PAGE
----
In just two sentences, here’s how an engine works: a little gas and air are pushed into a set of cylinders. In each cylinder, a piston (like a little plunger) compresses it, a spark plug ignites that compressed gas/air, and that resulting combustion is what helps create the energy your car needs to start up. (If that didn’t make much sense, check out this great video about how an engine works.) Since your vehicle has multiple cylinders (most commonly: four), this controlled explosion process happens in all of them over and over again to help your car keep rolling.
Since that was a simplified explanation, it should be noted that there are a few more complex systems that help your vehicle run, too.
Where Can I Find My Car Engine?
Right under the hood, of course. This is probably one of the most recognizable parts of a car even for folks who have a limited knowledge of car parts.
How Do I Know if My Engine Needs to Be Repaired?
The most obvious sign that your engine needs attention may be very recognizable:
What Is a Car Suspension?
A vehicle suspension system is what’s responsible for making sure that you and your passengers don’t bounce around around the car cabin like ping pong balls if the road is a little bumpy. It keeps your ride smooth by using an arrangement of springs or shocks/dampers made to absorb the bumps on the road for you instead of passing those shockwaves right up to you.
Basically, you can thank your suspension system for preventing you from getting bruised up every time you drive your car down the road.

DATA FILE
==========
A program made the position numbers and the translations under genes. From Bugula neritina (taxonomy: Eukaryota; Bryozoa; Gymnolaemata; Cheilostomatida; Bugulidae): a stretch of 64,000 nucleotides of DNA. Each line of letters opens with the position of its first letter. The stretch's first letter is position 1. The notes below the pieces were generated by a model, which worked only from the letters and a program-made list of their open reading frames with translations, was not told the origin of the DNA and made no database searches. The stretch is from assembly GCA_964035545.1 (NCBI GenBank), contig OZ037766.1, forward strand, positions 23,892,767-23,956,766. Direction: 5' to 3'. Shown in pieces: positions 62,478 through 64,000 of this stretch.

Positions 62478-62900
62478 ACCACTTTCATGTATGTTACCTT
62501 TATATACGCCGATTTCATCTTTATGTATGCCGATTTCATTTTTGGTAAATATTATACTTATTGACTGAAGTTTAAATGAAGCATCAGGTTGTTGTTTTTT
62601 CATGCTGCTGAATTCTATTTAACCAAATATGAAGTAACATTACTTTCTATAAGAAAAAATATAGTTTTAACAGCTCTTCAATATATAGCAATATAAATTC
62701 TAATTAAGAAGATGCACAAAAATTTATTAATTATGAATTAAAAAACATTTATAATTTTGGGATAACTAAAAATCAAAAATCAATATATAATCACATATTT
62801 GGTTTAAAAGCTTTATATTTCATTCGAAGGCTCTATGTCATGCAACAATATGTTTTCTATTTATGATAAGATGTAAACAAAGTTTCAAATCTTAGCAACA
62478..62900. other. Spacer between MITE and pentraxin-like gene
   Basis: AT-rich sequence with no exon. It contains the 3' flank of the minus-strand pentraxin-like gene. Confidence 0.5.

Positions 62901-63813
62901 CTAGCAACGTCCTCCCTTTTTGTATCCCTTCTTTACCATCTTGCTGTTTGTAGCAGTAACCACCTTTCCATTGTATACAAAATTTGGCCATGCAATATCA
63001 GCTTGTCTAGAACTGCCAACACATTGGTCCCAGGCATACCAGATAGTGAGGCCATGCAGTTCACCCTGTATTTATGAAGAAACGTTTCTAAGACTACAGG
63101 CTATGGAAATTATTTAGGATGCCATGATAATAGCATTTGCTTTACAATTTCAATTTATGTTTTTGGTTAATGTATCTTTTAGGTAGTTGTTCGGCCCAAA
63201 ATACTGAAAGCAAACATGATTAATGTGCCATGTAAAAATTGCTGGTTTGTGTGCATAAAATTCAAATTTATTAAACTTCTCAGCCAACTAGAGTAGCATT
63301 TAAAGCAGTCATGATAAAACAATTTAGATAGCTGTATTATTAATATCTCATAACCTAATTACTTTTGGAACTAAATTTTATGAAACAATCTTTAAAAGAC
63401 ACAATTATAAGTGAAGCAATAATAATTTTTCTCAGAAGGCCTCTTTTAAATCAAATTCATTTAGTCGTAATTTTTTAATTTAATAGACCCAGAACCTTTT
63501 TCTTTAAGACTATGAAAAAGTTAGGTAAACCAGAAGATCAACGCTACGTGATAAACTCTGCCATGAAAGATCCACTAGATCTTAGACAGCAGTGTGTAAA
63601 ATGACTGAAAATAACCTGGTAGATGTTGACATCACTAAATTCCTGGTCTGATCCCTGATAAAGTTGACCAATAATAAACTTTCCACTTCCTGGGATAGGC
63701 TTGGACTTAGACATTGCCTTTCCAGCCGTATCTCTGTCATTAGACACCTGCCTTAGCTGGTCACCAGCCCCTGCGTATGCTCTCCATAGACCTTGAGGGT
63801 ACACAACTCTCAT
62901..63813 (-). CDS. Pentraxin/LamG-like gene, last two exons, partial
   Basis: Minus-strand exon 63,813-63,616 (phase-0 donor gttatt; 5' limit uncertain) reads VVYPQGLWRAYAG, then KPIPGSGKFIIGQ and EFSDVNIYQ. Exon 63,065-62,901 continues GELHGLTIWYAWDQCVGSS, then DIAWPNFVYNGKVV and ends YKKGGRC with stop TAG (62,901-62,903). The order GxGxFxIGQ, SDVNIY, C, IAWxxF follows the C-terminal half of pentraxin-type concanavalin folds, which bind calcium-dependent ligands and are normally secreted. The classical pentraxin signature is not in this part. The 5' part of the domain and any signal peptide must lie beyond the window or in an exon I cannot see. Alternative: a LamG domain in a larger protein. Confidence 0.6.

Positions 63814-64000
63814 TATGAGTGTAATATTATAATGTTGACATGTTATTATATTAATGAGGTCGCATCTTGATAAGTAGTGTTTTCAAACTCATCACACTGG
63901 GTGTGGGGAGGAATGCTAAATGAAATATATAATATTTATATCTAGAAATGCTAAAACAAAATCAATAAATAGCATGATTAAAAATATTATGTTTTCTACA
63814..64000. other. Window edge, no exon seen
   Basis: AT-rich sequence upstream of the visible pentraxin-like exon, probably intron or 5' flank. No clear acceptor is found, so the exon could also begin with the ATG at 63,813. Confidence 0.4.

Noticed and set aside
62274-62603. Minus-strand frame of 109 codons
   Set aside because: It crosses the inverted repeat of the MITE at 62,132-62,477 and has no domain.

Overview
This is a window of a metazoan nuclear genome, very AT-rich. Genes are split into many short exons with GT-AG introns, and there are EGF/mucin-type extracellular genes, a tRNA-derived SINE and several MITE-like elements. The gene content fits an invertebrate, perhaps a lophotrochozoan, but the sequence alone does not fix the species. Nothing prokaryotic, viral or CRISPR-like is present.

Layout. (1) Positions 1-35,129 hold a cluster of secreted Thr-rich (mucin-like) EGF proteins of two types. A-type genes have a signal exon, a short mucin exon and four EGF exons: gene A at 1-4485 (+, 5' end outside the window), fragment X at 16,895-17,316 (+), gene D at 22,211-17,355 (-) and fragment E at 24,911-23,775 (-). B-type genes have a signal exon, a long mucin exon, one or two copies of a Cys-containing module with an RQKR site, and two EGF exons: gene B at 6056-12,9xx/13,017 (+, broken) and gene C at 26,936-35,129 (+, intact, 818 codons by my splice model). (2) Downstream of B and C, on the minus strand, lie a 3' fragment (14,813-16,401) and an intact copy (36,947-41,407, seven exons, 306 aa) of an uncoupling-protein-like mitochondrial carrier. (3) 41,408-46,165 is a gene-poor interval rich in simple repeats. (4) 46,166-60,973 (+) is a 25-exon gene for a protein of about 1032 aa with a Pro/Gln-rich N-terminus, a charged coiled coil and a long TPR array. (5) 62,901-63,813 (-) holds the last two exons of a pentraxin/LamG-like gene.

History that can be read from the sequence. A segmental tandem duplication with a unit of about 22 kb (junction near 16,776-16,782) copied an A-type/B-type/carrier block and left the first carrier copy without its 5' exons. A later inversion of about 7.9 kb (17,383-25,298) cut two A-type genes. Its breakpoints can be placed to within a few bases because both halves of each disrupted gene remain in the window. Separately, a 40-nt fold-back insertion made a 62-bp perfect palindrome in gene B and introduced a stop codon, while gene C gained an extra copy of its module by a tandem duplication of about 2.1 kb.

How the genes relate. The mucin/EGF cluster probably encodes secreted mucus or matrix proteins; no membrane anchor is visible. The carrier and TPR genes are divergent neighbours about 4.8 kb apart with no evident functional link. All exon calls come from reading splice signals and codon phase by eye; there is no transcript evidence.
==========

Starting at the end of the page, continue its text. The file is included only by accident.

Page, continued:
Where Can I Find My Car’s Suspension?
You’ll find this car part connected to your car frame near each tire. It may look like a heavy-duty coiled spring situated near to your tires.
How Do I Know if My Suspension Has Failed?
If you notice that your driving experience has been a little extra bumpy lately, you might need to check up on your shocks. Some other symptoms include:
4.) Instrument Cluster
What Is a Car Instrument Cluster?
Without your instrument cluster, you would know a lot less about what’s happening in your car. This part of your vehicle includes what is commonly referred to as the “dashboard” or “gauge cluster” which displays the dials and gauges which communicate important vehicle information to you while you drive.
That crucial information generally includes things like speed, engine revolutions per minute, gas level, oil pressure, distance traveled, etc. If you have ever checked your speed or gas level while using your car, you have directly benefited from your instrument cluster.